0
$\begingroup$

I am banging my head against (specific aspects of) CDMA for a few days. At the basic level I am confused about the interrelation between implementations that are modeled as mixing and fully digital implementations. Example:

  1. Mixing could use the the matrix $[ 1, 1 ; 1, -1]$ (appears in the example of https://en.wikipedia.org/wiki/Code-division_multiple_access#Example and https://en.wikipedia.org/wiki/Walsh_matrix). These matrices have elements -1 and 1 and flip signs and can be interpreted as mixing/multiplication. Makes sense

  2. Other sources show these matrices as $[ 0, 0 ; 0, 1]$ (e.g. https://www.tutorialspoint.com/cdma/cdma_techniques.htm). My understanding is that these setups assume bit streams (as opposed to more general sample streams) and for each data "1" they would just send the normal PN sequence (e.g. $[ 0, 1 ]$) and for each data "0" they would send the 1's complement $[ 1, 0]$. Makes sense too.

Now I found a paper with yet another setup:

  1. In the example station one has code $01$ and station two has code $10$. Station one sends $111001$ and station two sends $100111$. After CDMA code injection, station one transmits $010101000001$ and station two transmits $100000101010$. It should be noted that if these two transmissions are summed in the shared channel, the result is still a two-level waveform (=binary): $110101101011$! Demodulation is performed again by multiplying (=ANDing) the chip code and then OR-ing each bit. For example, station two would multiply/AND the received signal $110101101011$, and it with $10$ to get $100000101010$. OR-ing two adjacent bits gives the original sequence $100111$.

Questions:

  • Is #3 a valid CDMA modulation/demodulation scheme?
  • How does it relate to the setups #1 and #2 ?
  • How do setup #1 and #2 relate? (I would expect multiplication in $GF(2)$ is AND and addition is XOR ... but 2. is different)
  • How would setup #3 extend to code lengths $\gt 2$?
  • Why would someone use setup #3 and call it "CDMA" (instead of setup #2)? Do I miss the relationship to #2?

One one hand #3 would provide a more logical match with #1 because AND is a multiplication in $GF(2)$. However, addition would correspond to XOR instead of OR and I don't know where OR comes from.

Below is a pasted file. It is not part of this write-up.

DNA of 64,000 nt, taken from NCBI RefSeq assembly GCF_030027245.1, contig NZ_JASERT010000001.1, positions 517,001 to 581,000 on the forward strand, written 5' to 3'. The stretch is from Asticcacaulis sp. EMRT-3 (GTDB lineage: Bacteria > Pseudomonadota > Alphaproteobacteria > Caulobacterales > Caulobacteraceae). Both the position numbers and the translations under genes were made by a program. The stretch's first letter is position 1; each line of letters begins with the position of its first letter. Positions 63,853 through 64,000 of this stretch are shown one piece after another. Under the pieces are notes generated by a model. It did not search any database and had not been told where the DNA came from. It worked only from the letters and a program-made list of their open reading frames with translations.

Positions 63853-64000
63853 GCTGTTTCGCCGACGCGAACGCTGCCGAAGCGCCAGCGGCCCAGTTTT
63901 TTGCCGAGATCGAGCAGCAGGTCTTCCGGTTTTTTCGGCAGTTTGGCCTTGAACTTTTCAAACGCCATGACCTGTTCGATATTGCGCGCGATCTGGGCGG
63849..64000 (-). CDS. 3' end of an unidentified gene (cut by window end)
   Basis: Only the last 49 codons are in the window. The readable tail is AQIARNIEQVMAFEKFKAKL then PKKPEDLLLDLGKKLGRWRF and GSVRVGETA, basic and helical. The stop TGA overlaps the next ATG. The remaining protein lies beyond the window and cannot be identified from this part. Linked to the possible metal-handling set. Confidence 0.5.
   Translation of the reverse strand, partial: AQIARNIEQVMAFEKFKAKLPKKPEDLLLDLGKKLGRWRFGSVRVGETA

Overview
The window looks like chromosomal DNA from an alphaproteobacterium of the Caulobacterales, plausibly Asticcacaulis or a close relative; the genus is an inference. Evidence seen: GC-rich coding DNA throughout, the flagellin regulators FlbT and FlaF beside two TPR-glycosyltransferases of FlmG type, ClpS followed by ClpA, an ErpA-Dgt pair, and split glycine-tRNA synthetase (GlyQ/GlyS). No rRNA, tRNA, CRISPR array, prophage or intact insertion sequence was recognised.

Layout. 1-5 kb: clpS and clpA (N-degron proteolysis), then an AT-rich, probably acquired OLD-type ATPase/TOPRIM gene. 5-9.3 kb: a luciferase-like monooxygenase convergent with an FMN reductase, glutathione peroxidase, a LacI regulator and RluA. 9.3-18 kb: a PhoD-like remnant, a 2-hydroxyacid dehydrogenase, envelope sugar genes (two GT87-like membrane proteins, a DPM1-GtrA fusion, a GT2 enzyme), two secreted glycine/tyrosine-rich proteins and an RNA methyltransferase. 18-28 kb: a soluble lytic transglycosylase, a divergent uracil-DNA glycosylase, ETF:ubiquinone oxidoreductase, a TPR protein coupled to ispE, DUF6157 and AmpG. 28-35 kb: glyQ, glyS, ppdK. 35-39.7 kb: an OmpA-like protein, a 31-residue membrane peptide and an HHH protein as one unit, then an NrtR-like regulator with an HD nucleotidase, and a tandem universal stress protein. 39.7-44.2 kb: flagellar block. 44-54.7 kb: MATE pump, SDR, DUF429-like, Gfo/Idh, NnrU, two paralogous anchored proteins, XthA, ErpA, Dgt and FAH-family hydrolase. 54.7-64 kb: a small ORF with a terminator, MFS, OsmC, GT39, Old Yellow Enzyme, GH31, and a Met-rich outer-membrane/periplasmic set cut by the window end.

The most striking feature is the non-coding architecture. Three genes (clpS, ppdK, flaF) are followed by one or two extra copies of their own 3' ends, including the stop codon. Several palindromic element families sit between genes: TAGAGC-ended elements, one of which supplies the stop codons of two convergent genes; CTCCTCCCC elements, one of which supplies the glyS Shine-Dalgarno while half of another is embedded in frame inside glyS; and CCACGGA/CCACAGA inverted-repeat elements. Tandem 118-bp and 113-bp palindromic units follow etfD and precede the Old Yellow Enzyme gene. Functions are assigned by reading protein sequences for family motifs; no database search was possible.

On the other hand, I cannot make setup #3 work with codes that resemble normal Walsh matrices (e.g. $[ 1, 1 ; 0, 1]$. All that works are codes like $[ 1, 0, 0, 0 ; 0, 1, 0, 0 ; 0, 0, 1, 0; 0, 0, 0, 1]$. Yes, they are orthogonal but somewhat miss the point of CDMA: code spreading. They implement more time division.

$\endgroup$
0
$\begingroup$

I think you are trying to mix orthogonality for $GF(2)$ and $R^n$. For the sequence $010101000001$, if station 2 had tried to demodulate it, he will have to take groups of 2 bits, multiple (AND) and add(XOR) them, to decode whether bit 0 or 1. Station 2 would have got all 0s because $10$ and $01$ is 'orthogonal' for station 1 and 2. So yes, #3 is indeed a valid CDMA scheme in $GF(2)$. I stress, it is a valid CDMA scheme only in $GF(2)$. It is not related to #1 and #2 (see below why).

Setups #1 and #2 are valid CDMA schemes in $R^n$ (real number vectors) because orthogonality is validated by $x_1^Tx_2$. For #2, you cannot validate orthogonality by dot product of vectors containing 0 and 1. Because for $W_4$, rows 3 and 4 are not orthogonal. So, $0$ has to be represented by $-1$. Even though logically we switch $0$ and $1$ as NOT operator while forming Walsh matrices, orthogonality is not valid in $GF(2)$.

On the other hand, I cannot make setup #3 work with codes that resemble normal Walsh matrices

$[1,1;0,1]$ would not correspond to CDMA because whether in $GF(2)$ or $R^2$, they are not orthogonal. $[1,0,0,0;0,1,0,0;0,0,1,0;0,0,0,1]$ is orthogonal in $GF(2)$ as well as in $R^2$ which is same as your multiplexing in time but it is still technically a CDMA scheme (if you transmit each bit at 4x higher rate).

| improve this answer | |
$\endgroup$
  • $\begingroup$ Great answer, clarifies indeed a lot! Regarding the last question: Is it possible to implement a scheme with Walsh-like matrices in GF(2) (i.e., scheme #3)? Or does scheme #3 strictly only work with codes that "multiplexing in time [...] at Nx higher rate", i.e., have diagonal form? In other words, is scheme #3 always also "multiplexing in time" at the same time? If this is the case, is #3 relevant anywhere in practice? $\endgroup$ – divB Apr 17 at 18:12
  • 1
    $\begingroup$ I believe that is not possible. I think it would work with either the above kind of diagonal schemes or something like this $[1,0,1,0;0,1,0,1]$, both orthogonal in GF(2) and R^4 but still kind of multiplexed because when one station transmits 0, other is 1. $\endgroup$ – jithin Apr 17 at 18:19

Your Answer

By clicking “Post Your Answer”, you agree to our terms of service, privacy policy and cookie policy

Not the answer you're looking for? Browse other questions tagged or ask your own question.